Unit 2: Genocide
Chapter 3: The Armenian Genocide
This page explores the controversy surrounding the historiography and recognition of the Armenian genocide. Use the timeline and the primary and secondary sources below to understand the arguments of genocide “believers” and “deniers,” as well as the importance of genocide recognition for the Armenians, and the reluctance of many countries to call the events of 1915 “a genocide”.
Atom Egoyan – Armenian-Canadian Film and Stage Director
Genocide: The deliberate and systematic destruction of an ethnic, racial, caste, religious, or national group.
Historiography: The writing of historical events that produces a written history.
Ottoman Empire (1453-1922): An Islamic empire that stretched from Eastern Europe to North Africa and became completely dissolved when modern Turkey was formed.
Sublime Porte: The central government in the Ottoman Empire.
Millet System: The Ottoman Empire was organized into millets based on religion. While Muslim millets enjoyed the most freedoms, those in Christian millets, such as Armenians, were seen as secondary citizen Citizens and faced higher taxation.
Hamidiye: A semi-regular regiment of Kurdish and Circassian horsemen organized by Sultan Hamid II to suppress Armenian rebellions in the Ottoman Empire.
The Young Turks: A Turkish reform organization promising to replace the disorder and corruption under the Sultan’s reign with a constitutional government where all Ottoman citizens would be equal.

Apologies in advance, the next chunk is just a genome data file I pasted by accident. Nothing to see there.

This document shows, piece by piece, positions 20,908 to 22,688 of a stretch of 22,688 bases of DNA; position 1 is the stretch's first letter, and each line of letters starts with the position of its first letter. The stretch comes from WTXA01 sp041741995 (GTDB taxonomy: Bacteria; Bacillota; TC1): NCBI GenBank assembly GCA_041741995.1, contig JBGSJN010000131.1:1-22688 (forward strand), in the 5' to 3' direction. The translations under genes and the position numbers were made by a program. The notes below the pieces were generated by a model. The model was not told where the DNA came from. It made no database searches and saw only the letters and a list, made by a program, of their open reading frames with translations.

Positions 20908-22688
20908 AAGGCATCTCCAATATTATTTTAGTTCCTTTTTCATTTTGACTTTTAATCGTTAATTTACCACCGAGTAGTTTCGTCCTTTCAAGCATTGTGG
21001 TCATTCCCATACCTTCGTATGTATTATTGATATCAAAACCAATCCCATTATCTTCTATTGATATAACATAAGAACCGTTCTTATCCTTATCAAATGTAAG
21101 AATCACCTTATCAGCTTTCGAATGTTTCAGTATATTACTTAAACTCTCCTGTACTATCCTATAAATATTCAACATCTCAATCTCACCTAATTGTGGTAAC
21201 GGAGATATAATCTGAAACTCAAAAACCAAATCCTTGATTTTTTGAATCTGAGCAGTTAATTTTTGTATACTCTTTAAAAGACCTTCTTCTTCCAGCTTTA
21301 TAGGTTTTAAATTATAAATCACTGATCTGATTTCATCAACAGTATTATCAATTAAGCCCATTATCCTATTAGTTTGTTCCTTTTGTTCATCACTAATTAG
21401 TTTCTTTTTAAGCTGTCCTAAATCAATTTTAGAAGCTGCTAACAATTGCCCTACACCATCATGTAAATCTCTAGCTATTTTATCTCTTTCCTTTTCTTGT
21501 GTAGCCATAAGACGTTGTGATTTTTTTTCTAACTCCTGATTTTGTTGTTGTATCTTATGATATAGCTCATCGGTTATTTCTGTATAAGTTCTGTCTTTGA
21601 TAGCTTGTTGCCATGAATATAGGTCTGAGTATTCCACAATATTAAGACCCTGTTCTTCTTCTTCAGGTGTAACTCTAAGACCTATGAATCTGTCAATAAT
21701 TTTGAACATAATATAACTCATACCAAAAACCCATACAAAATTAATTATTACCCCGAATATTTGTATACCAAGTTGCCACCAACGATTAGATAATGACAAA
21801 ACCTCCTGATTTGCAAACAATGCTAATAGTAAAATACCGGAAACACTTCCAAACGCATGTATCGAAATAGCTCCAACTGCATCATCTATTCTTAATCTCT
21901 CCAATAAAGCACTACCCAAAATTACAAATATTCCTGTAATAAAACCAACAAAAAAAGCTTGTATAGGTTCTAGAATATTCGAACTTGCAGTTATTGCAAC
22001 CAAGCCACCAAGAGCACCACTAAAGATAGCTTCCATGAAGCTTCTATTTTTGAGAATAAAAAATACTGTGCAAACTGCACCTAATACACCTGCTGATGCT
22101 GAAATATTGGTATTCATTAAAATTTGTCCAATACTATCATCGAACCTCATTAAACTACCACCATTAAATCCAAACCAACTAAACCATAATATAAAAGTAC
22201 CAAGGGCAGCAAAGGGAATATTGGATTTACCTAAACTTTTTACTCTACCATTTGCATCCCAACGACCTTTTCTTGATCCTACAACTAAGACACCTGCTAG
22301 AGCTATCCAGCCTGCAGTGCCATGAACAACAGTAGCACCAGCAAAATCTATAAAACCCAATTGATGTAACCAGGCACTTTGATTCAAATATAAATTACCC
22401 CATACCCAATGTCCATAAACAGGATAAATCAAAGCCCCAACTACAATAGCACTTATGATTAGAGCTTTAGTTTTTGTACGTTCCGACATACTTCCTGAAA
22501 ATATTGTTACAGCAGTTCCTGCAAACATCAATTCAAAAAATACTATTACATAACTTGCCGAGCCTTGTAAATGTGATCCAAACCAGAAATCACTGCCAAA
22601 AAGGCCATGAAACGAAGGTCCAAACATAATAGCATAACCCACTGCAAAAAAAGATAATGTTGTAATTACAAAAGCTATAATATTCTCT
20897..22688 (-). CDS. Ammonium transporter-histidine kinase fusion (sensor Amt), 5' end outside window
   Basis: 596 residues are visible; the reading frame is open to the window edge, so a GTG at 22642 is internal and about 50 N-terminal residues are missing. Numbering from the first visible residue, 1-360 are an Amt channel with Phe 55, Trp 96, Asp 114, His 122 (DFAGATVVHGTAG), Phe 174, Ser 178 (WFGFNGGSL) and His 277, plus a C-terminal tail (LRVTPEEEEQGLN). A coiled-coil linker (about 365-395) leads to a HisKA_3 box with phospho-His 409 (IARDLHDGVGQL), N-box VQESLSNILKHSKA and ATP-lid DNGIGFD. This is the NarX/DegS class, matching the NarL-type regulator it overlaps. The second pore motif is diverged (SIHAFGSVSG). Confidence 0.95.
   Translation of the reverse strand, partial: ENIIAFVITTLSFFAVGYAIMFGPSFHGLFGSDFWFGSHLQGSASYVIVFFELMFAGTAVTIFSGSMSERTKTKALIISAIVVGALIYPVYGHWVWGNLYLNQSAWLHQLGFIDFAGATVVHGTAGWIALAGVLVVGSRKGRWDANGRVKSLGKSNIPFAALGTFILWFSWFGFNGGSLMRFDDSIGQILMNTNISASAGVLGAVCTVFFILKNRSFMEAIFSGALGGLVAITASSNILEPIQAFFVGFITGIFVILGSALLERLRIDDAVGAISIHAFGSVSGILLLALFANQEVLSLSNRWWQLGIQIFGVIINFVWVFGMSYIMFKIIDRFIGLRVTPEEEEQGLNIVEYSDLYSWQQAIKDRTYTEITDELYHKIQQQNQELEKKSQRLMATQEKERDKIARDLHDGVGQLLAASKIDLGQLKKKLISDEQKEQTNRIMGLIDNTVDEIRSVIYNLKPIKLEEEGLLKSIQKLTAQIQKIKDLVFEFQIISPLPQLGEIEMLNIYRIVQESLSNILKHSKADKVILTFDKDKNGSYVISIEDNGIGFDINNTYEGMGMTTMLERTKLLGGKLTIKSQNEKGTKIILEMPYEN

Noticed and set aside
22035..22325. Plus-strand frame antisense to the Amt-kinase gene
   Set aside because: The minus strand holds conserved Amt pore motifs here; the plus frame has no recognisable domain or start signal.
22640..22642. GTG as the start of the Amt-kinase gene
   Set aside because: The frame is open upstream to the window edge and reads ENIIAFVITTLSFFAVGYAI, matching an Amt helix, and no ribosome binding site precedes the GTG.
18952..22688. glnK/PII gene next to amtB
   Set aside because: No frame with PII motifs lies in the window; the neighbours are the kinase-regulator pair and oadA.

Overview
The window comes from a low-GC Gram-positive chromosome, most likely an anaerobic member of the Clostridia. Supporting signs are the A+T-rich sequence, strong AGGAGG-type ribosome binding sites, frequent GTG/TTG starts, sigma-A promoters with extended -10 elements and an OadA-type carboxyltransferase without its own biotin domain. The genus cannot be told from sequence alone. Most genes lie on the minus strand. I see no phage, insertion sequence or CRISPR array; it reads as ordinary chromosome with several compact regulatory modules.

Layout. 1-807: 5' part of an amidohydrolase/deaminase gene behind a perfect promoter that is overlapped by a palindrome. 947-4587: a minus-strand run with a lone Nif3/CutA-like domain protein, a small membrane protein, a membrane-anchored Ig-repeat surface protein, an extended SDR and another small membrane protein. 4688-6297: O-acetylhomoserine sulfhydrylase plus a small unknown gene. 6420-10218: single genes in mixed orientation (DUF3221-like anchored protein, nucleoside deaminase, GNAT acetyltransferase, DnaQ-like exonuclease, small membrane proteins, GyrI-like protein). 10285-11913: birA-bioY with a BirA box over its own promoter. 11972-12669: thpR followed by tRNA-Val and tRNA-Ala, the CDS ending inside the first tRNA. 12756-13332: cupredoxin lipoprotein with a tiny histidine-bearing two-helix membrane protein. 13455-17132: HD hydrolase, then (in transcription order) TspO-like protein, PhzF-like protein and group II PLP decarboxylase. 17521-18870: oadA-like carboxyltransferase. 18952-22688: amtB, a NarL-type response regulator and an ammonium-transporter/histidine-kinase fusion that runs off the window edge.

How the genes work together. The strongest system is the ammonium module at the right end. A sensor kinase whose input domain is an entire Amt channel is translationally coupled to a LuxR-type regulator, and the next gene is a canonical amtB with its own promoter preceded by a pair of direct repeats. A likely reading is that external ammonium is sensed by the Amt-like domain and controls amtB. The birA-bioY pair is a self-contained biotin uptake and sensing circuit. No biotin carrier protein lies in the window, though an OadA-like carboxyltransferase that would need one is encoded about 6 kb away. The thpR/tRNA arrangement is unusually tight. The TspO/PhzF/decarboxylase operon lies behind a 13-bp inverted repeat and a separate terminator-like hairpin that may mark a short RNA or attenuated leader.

The Committee of Union and Progress: A branch of the Young Turk organization that assassinated Sultan Hamid II.
The Young Turk Triumvirate: An ultra-nationalist government led by Mehmed Talaat, Ismail Enver, and Ahmed Djemal. Together they took control of the original Young Turk government and promoted Pan-Turkism instead of equality.
Pan-Turkism: An ideology seeking the construction of a Turkish empire stretching from Anatolia into Central Asia and whose population would be exclusively Turkic instead of Ottoman.
Turkification: A process attempting to destroy non-Turkic cultures through assimilation or removal.
Shotas: A special organization gang trained and equipped by the Young Turk triumvirate to assist with the round-up of the Armenians and to disrupt the deportation process by looting, ravaging, and killing Armenians en route.
Source: The Genocide Education Project, Human Rights and Genocide, 2005.
Armenian Near East Relief Refugee Camp in Syria – October 25,1916 (Near East Foundation – NEF, formerly the American Committee for Armenian and Assyrian Relief)
Credit: (Reproduction Number: LC-DIG-ggbain-29847 (digital file from original negative) Rights Information: No known restrictions on publication.) This media file is in the public domain in the United States. This applies to U.S. works where the copyright has expired, often because its first publication occurred prior to January 1, 1923.
This really happened
“The aim of war is not to reach definite lines, but to annihilate the enemy physically. After all, who today still speaks of the massacre of the Armenians?”